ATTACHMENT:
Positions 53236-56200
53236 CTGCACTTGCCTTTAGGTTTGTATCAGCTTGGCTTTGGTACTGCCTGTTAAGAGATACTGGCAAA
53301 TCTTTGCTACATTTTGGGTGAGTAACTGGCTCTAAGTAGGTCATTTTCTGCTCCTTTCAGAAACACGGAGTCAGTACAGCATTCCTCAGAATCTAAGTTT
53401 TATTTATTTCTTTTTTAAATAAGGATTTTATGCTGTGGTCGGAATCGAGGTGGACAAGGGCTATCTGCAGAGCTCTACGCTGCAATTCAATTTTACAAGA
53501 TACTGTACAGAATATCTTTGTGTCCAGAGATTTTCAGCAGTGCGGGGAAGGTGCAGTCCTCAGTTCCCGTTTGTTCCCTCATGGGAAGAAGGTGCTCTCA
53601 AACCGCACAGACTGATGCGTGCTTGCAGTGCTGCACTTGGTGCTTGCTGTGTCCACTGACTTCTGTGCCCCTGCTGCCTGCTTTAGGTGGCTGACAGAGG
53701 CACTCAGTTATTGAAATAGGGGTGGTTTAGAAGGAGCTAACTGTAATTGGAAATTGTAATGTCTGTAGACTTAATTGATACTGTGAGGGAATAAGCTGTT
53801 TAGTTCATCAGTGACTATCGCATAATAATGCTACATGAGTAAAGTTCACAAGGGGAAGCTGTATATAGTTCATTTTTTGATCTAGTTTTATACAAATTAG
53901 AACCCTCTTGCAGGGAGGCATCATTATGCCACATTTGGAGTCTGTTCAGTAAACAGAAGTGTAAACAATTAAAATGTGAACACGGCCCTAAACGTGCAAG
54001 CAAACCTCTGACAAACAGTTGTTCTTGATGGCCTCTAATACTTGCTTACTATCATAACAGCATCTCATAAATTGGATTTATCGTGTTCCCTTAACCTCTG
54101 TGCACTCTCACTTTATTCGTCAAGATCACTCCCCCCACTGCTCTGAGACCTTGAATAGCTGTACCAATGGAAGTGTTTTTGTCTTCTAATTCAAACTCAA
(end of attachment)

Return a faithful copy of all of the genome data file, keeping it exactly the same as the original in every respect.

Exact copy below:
Positions 53236-56200
53236 CTGCACTTGCCTTTAGGTTTGTATCAGCTTGGCTTTGGTACTGCCTGTTAAGAGATACTGGCAAA
53301 TCTTTGCTACATTTTGGGTGAGTAACTGGCTCTAAGTAGGTCATTTTCTGCTCCTTTCAGAAACACGGAGTCAGTACAGCATTCCTCAGAATCTAAGTTT
53401 TATTTATTTCTTTTTTAAATAAGGATTTTATGCTGTGGTCGGAATCGAGGTGGACAAGGGCTATCTGCAGAGCTCTACGCTGCAATTCAATTTTACAAGA
53501 TACTGTACAGAATATCTTTGTGTCCAGAGATTTTCAGCAGTGCGGGGAAGGTGCAGTCCTCAGTTCCCGTTTGTTCCCTCATGGGAAGAAGGTGCTCTCA
53601 AACCGCACAGACTGATGCGTGCTTGCAGTGCTGCACTTGGTGCTTGCTGTGTCCACTGACTTCTGTGCCCCTGCTGCCTGCTTTAGGTGGCTGACAGAGG
53701 CACTCAGTTATTGAAATAGGGGTGGTTTAGAAGGAGCTAACTGTAATTGGAAATTGTAATGTCTGTAGACTTAATTGATACTGTGAGGGAATAAGCTGTT
53801 TAGTTCATCAGTGACTATCGCATAATAATGCTACATGAGTAAAGTTCACAAGGGGAAGCTGTATATAGTTCATTTTTTGATCTAGTTTTATACAAATTAG
53901 AACCCTCTTGCAGGGAGGCATCATTATGCCACATTTGGAGTCTGTTCAGTAAACAGAAGTGTAAACAATTAAAATGTGAACACGGCCCTAAACGTGCAAG
54001 CAAACCTCTGACAAACAGTTGTTCTTGATGGCCTCTAATACTTGCTTACTATCATAACAGCATCTCATAAATTGGATTTATCGTGTTCCCTTAACCTCTG
54101 TGCACTCTCACTTTATTCGTCAAGATCACTCCCCCCACTGCTCTGAGACCTTGAATAGCTGTACCAATGGAAGTGTTTTTGTCTTCTAATTCAAACTCAA